Activities News

Electoral Chairs’ Seminars – January 30th

Buy-in for Buyouts: Attitudes Toward Compensation for Reforms Vincent Arel-Bundock – Associate Professor at Université de Montréal Political reforms are often held up by concentrated interest groups who lobby to block change that would benefit the majority. One under-examined policy response is to compensate the recalcitrant group in exchange for agreeing to the reform. We […] Read more

Activities News

Electoral Chairs’ Seminars – January 23th

The electoral performance of the revolutionary parties Jean Lachapelle – Associate Professor at Université de Montréal This presentation analyzes the consequences of violent revolutions on electoral competition in an authoritarian context through a study of Algeria. I present unpublished data on clashes between armed groups and law enforcement during the Algerian War of Independence, constructed […] Read more

Activities News

Electoral Chairs’ Seminars – January 16th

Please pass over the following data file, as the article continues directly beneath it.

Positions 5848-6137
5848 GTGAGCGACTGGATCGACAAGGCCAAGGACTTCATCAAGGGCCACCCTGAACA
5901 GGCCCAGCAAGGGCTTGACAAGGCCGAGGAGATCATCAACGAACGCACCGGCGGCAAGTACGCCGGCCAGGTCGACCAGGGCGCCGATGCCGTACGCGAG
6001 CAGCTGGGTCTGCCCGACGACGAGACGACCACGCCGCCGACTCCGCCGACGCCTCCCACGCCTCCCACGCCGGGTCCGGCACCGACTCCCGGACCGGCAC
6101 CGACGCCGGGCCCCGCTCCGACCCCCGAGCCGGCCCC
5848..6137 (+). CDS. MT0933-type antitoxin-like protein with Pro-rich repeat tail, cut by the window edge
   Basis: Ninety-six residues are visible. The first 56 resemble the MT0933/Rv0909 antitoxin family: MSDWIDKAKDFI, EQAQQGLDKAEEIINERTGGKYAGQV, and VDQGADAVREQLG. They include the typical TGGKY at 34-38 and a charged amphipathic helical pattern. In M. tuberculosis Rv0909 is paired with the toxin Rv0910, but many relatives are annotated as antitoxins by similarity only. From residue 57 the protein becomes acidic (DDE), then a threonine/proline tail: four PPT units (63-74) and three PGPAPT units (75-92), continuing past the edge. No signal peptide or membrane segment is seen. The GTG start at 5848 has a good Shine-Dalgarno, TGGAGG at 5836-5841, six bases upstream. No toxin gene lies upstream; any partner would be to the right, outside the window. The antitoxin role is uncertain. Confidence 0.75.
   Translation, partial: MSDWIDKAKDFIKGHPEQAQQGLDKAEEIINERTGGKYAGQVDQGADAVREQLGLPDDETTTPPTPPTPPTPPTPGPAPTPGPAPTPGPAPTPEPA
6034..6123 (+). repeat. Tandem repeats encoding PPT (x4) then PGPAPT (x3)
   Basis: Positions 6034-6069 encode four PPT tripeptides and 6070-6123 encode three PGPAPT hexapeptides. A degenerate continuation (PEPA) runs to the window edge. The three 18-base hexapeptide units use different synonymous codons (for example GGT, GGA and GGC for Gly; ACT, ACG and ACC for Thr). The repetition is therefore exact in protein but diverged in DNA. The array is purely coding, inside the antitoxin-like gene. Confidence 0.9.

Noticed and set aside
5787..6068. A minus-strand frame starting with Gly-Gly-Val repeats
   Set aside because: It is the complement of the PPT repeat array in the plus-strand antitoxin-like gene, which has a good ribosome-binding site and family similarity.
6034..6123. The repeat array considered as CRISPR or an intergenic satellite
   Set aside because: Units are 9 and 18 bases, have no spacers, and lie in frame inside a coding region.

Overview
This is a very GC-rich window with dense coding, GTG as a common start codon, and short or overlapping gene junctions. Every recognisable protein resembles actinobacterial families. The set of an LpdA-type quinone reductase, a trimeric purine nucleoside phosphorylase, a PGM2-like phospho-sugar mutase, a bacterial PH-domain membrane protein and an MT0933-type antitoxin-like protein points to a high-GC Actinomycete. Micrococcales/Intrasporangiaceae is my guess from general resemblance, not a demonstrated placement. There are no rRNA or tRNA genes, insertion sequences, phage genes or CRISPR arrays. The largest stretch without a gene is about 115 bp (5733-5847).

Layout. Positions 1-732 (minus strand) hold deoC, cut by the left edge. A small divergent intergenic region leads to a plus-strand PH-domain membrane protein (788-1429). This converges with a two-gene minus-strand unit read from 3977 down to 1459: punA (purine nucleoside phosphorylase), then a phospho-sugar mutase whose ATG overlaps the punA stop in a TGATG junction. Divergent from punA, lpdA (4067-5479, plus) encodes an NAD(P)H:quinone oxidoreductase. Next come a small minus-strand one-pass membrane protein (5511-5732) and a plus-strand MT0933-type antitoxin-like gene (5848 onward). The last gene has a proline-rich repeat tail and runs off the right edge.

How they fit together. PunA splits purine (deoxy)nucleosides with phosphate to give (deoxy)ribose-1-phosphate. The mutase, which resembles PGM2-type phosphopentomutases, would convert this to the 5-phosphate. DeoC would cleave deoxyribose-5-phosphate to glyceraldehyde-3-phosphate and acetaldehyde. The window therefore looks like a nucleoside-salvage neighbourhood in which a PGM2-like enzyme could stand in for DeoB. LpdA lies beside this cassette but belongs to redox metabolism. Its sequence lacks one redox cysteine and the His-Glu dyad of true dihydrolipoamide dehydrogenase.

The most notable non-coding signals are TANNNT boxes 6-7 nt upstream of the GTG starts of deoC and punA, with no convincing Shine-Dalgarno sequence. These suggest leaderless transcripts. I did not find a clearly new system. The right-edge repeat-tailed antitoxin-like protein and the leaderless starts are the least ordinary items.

Affective polarization towards voters and parties Ruth Dassonneville – Associate Professor at Univeristé de Montréal and Romain Lachat – Associate Professor at Sciences Po Paris, CEVIPOF Political scientists’ interest in the topic of affective polarization is rapidly growing. While early research on the topic focused on the US context, increasingly, affective polarization – that is […] Read more

Activities News

Electoral Chairs’ Seminars – November 30th

Les jeunes sont-ils voués à être des candidats « poteaux » Philippe Chassé – Phd Student at Université de Montréal and Sciences Po Paris ; Camille Gélix, Sciences Po Paris In recent years, several studies (Stockemer and Sundström 2021; 2022) have highlighted the ‘gerontocratic’ nature of political institutions in Western democracies. Although they make up a large share of […] Read more

Activities News

Electoral Chairs’ Seminars – December 7th

Accents as factors of differentiation in Quebec Marc-André Bodet – Laval’s University There is a rich literature on the impact of physical characteristics or religious symbols on the construction of a political “we” and “them”. Too few works in political science, however, focus on different accents and their consequences in societies marked by diversity. As […] Read more